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  1. #1
    MembersZone Subscriber rualfire's Avatar
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    Default external station battery chargers

    Hello all.

    Looking for a little information as it relates to external battery chargers / maintainers. I did a search and found talk of 'onboard' chargers.

    Have 2 trucks which were wired for external chargers from the factory.

    1 is a superior (e-one) built comercial tender (c8500 -2004)
    2 is a superior built (e-one) pierce lance (1992).

    1 has a single master power switch which controls relay's to disconnect the battteries. This truck has had no battery issues in the 2 years we've had it.

    2 has a large rotary battery switch. common on most trucks I've seen. String 1, string 2, both and off posistions. this truck has had a history of having flat batteries. We run 2 or 3 calls per week. All 6 batteries on both strings are going to be replaced on spec. alternator was tested and is performing to spec. no auxillary devices are connected to the 12v system which are drawing while the truck is off.

    My questions are these.

    Can I buy a single charger and keep both batteries up?
    What features should I be looking for?
    Are there specific manufacturers you would reccomend?

    We are going back to our truck vendor (Rocky Mountian Phoenix), and to another local supplier (wholesale fire & rescue) for their reccomendations.

    I'm looking to have a bit of background so I can ask the right questions and make an informed decision.

    I appreciate your input.

    Randy.
    SRFD905 - Serving since 1998

    *~-|EGH|FTM|-~*


  2. #2
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    All my trucks stay charged pretty much through no fault of my own. Just that the two that run 3-4 calls per day do not really need to be plugged in and the rest get plugged in except one. I'll get to that in a minute.

    The 1999 Freightliner water tender has 3 group 31's and is plugged into a "Sure Start" charger that is set as low as it will go and still put current in. Maybe 1/2 amp. It has one battery switch for all lighting and accessory loads but of course the engine computer stays powered up (transmission is manual). If not plugged in it will go flat over a week or so. It does have a flashlight and radio charger that are also on all the time.

    The engine that sits right next to it is a 1989 Ford cabover. It has no computers so its batteries are completely disconnected. It has a 2-system rotary switch. It is also plugged in though only the left battery gets charged by this. Also the flashlight and radios and TIC get charged off this battery at all times. Since the right battery is completly isolated, the chances of this engine running dead are pretty slim, so the shore power is mainly to charge the portable things. It is hooked in parallel with the tender so it gets the same slow charge.

    We also have a 1993 Pierce that is hooked up the same way except it has one battery switch and the batteries are paralleled as one. It of course has an electronic engine and transmission so they need power at all times, and it has lots of hand held garbage always being charged. It will go dead without shore power. Again using a different "sure start" set at very low float current.

    The two reserve ambulances have their own AC chargers on board and are left connected all the time.

    We have one 1982 engine also with a rotary switch that completely disconnects all loads from the batteries. The batteries stay charged but that means that the flashlights and radios do not.

    If you are going to go to all the trouble my feeling would be to do it right and install an AC shore power charger. They regulate the rate much better and will bring a low battery up to snuff quicker than anything else, and you can also get a 2-battery system version, and they also have a version that sends power to the radios and flashlight chargers as long as it has AC power or the truck is on, but does not use battery power to do this, which seems like an ideal situation to me.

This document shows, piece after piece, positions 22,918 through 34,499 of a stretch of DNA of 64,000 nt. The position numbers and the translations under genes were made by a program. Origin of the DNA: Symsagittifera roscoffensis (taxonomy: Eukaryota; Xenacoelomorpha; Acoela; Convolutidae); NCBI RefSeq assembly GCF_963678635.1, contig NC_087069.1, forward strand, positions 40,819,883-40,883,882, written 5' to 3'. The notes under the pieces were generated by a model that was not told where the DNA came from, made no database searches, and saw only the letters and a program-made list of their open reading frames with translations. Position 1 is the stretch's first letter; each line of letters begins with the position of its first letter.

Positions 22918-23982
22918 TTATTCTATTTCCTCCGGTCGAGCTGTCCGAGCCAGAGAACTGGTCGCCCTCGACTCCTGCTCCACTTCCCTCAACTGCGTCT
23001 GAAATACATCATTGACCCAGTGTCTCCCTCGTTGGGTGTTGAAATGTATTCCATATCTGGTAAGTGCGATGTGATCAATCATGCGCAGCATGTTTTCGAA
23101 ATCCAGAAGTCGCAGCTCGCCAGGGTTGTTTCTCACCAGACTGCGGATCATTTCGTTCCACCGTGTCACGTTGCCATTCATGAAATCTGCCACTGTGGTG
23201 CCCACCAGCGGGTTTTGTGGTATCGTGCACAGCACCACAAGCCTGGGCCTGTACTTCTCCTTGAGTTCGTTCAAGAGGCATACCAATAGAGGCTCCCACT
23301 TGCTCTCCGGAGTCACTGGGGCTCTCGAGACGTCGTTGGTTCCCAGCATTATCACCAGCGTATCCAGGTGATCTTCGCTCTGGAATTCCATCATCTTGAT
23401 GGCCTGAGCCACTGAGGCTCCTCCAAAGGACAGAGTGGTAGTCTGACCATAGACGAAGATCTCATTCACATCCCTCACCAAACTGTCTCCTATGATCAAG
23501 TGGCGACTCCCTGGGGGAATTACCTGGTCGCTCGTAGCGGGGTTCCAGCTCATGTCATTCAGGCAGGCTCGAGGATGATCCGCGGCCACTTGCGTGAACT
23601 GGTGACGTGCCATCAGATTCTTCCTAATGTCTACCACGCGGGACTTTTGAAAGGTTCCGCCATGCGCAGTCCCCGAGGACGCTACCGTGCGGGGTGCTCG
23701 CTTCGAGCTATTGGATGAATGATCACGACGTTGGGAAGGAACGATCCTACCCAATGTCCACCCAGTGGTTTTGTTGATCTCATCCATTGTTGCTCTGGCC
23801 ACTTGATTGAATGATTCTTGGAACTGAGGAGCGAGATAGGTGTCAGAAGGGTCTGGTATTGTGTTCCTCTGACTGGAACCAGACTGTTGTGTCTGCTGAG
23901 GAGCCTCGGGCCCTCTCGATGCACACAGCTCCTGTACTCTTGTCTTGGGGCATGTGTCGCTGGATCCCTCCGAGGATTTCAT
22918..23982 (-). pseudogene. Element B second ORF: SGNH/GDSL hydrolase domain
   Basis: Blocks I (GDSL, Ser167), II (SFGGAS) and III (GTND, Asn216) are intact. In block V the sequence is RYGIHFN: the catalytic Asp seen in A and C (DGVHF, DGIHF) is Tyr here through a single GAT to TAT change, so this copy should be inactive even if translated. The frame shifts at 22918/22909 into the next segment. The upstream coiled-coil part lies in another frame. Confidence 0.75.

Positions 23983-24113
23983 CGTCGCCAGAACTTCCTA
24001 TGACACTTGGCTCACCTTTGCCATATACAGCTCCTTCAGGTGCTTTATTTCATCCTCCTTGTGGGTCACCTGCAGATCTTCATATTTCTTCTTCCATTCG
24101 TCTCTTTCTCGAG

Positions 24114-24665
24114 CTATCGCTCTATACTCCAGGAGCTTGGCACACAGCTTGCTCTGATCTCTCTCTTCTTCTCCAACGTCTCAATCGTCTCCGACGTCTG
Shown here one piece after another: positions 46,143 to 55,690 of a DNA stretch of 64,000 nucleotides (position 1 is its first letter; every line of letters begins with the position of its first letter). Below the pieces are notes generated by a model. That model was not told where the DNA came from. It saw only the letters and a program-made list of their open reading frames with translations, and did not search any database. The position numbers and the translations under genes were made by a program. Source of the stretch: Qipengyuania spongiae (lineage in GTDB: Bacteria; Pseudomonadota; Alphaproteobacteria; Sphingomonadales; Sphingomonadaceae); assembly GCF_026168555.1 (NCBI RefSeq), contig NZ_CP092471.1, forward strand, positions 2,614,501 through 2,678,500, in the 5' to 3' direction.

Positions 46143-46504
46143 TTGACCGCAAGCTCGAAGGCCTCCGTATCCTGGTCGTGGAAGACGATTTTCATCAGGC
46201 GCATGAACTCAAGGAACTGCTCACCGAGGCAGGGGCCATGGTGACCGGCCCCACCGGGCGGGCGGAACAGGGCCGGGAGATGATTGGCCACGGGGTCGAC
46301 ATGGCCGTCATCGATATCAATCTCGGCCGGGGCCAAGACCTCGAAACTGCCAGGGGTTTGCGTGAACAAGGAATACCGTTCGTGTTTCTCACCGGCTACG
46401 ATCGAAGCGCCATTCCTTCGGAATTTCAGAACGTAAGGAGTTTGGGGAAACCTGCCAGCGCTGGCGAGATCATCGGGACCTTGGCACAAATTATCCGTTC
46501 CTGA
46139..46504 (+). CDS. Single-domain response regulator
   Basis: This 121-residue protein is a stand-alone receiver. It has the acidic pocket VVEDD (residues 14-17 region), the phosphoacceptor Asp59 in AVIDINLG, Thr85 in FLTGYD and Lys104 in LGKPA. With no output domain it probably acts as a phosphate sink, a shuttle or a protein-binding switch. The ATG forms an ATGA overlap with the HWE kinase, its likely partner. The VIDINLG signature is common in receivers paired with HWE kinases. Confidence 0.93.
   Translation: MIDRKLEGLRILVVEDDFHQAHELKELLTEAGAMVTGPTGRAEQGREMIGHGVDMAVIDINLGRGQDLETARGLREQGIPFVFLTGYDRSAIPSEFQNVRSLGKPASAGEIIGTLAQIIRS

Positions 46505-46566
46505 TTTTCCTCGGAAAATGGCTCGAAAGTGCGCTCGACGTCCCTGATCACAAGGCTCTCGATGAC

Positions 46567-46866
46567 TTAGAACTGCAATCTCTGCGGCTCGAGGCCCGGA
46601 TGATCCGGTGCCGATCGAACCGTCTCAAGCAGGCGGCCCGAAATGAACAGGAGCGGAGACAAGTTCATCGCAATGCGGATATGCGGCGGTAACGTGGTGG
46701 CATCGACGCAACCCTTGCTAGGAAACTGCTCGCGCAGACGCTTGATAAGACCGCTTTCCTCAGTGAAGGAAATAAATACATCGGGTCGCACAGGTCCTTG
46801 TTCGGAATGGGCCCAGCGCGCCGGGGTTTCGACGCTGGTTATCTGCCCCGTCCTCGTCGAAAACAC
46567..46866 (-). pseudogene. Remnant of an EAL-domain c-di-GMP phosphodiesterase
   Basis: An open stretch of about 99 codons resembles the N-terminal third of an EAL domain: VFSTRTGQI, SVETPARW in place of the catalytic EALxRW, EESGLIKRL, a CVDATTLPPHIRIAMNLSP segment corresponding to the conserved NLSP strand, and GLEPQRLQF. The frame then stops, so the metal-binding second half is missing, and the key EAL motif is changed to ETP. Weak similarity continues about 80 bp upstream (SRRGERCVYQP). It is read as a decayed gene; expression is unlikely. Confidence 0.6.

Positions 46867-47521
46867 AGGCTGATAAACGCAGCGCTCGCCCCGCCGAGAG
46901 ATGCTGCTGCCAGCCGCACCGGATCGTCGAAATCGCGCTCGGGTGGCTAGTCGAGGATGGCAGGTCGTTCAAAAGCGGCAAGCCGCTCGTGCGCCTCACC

Birken

  3. #3
    MembersZone Subscriber rualfire's Avatar
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    Quote Originally Posted by BirkenVogt
    The 1999 Freightliner water tender has 3 group 31's and is plugged into a "Sure Start" charger that is set as low as it will go and still put current in. Maybe 1/2 amp. It has one battery switch for all lighting and accessory loads but of course the engine computer stays powered up (transmission is manual). If not plugged in it will go flat over a week or so. It does have a flashlight and radio charger that are also on all the time.

    The engine that sits right next to it is a 1989 Ford cabover. It has no computers so its batteries are completely disconnected. It has a 2-system rotary switch. It is also plugged in though only the left battery gets charged by this. Also the flashlight and radios and TIC get charged off this battery at all times. Since the right battery is completly isolated, the chances of this engine running dead are pretty slim, so the shore power is mainly to charge the portable things. It is hooked in parallel with the tender so it gets the same slow charge.

    Birken
    Is this a 'dumb' trickle charger, or a 'smart' float charger? I did a search for "sure start" but didn't find anything conclusive.

    Thanks
    SRFD905 - Serving since 1998

    *~-|EGH|FTM|-~*

  4. #4
    MembersZone Subscriber N2DFire's Avatar
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    Take a look at Kussmaul brand equipment.
    http://www.kussmaul.com/battery%20chargers%20index.html

    It is what we almost exclusively use here and we've never had any problems with them to date.

    They offer both on-board & station systems - either way I HIGHLY recommend getting Auto-Ejecting plugs and the use of pigtail's for connectors.

    Also - not to come across as a smart@$$ but I'd really be more concerned with WHY these batteries are going dead.
    If the alternator is charging the batteries (I'd test at the battery connection and not just on the alternator to make sure it's not a wiring issue) AND you have no load when the battery disconnect switch is in the "Off" position then you either have bad batteries (which replacing should fix) or you have a short of some type draining the batteries - this could result in an electrical fire in your apparatus.

    My troubleshooting tips - have an experienced electrical guru do the following:
    - Load test and/or replace the batteries
    - test the alternator output at the alternator AND at the batteries
    - test between the batteries and the vehicle wiring for an unexpected load/drain on the batteries with your master switch in the off position.

    Beyond that - I'd suggest seeking help from the folks at the NAEVT bulletin board http://www.bulletinboards.com/messag...mcode=04462388

    Best of luck in resolving your issues.
    Take Care - Stay Safe - God Bless
    Stephen
    FF/Paramedic